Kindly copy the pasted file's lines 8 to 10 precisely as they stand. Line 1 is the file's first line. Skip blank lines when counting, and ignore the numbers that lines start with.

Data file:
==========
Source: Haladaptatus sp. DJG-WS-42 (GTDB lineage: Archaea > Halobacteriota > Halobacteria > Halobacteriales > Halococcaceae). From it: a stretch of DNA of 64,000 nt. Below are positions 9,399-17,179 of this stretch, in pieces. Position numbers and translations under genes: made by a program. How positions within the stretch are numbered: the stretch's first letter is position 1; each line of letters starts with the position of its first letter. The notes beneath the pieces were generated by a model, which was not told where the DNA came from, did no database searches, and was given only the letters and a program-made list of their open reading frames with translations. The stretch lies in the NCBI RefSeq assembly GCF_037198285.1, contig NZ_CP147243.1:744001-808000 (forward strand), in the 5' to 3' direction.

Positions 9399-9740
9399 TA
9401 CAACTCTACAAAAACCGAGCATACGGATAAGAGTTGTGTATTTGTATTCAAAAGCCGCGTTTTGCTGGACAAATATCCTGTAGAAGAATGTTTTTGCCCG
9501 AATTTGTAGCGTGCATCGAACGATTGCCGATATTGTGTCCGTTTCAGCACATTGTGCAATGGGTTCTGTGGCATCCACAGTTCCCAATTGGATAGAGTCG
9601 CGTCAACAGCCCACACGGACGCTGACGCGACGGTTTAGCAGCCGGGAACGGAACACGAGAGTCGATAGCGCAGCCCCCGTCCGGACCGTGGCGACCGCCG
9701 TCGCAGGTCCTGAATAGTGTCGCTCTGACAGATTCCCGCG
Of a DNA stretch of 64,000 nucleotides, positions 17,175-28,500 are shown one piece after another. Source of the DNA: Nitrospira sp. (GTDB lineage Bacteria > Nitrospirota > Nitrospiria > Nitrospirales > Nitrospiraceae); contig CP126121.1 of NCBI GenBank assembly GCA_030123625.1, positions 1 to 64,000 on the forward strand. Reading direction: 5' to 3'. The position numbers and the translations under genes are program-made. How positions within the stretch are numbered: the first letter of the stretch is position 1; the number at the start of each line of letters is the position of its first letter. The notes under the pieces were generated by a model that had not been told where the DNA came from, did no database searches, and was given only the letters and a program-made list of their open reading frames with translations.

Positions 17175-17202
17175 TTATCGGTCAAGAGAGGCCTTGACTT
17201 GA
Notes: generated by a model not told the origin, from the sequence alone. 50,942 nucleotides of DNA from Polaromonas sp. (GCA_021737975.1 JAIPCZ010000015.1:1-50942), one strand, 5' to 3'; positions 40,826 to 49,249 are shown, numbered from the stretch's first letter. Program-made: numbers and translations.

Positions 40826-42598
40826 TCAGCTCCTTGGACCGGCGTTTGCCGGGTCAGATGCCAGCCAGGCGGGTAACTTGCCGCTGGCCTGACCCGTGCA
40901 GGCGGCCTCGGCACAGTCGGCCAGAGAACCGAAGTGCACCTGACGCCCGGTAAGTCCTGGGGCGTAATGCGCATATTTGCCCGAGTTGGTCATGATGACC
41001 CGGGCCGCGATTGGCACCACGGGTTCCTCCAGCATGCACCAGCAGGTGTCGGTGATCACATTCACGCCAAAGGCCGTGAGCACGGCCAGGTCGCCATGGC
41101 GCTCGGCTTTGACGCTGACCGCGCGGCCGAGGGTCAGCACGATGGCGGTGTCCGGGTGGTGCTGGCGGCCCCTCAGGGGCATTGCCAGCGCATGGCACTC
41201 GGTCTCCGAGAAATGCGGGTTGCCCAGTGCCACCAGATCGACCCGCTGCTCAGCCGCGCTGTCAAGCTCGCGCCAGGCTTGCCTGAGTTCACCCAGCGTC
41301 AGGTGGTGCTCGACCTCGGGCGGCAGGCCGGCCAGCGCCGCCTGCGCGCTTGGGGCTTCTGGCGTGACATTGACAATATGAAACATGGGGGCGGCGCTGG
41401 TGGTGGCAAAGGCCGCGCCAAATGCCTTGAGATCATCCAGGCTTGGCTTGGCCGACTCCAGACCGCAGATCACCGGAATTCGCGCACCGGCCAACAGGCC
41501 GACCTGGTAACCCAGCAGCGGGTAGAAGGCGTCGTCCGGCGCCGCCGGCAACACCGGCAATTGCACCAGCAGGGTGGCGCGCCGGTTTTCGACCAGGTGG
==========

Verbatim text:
Of a DNA stretch of 64,000 nucleotides, positions 17,175-28,500 are shown one piece after another. Source of the DNA: Nitrospira sp. (GTDB lineage Bacteria > Nitrospirota > Nitrospiria > Nitrospirales > Nitrospiraceae); contig CP126121.1 of NCBI GenBank assembly GCA_030123625.1, positions 1 to 64,000 on the forward strand. Reading direction: 5' to 3'. The position numbers and the translations under genes are program-made. How positions within the stretch are numbered: the first letter of the stretch is position 1; the number at the start of each line of letters is the position of its first letter. The notes under the pieces were generated by a model that had not been told where the DNA came from, did no database searches, and was given only the letters and a program-made list of their open reading frames with translations.

Positions 17175-17202
17175 TTATCGGTCAAGAGAGGCCTTGACTT